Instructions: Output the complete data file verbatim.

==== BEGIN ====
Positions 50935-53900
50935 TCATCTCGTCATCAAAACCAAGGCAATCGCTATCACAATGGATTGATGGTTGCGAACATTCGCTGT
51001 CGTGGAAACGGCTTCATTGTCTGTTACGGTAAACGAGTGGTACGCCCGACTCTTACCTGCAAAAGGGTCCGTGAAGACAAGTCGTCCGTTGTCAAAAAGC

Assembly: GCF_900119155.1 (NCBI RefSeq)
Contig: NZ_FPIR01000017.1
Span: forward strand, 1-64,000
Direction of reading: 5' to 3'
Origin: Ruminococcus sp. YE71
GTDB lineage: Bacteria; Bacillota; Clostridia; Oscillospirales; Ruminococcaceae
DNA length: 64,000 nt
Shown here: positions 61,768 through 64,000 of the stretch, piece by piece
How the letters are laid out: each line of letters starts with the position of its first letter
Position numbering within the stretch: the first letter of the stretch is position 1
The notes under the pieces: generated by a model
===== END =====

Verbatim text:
Positions 50935-53900
50935 TCATCTCGTCATCAAAACCAAGGCAATCGCTATCACAATGGATTGATGGTTGCGAACATTCGCTGT
51001 CGTGGAAACGGCTTCATTGTCTGTTACGGTAAACGAGTGGTACGCCCGACTCTTACCTGCAAAAGGGTCCGTGAAGACAAGTCGTCCGTTGTCAAAAAGC

Assembly: GCF_900119155.1 (NCBI RefSeq)
Contig: NZ_FPIR01000017.1
Span: forward strand, 1-64,000
Direction of reading: 5' to 3'
Origin: Ruminococcus sp. YE71
GTDB lineage: Bacteria; Bacillota; Clostridia; Oscillospirales; Ruminococcaceae
DNA length: 64,000 nt
Shown here: positions 61,768 through 64,000 of the stretch, piece by piece
How the letters are laid out: each line of letters starts with the position of its first letter
Position numbering within the stretch: the first letter of the stretch is position 1
The notes under the pieces: generated by a model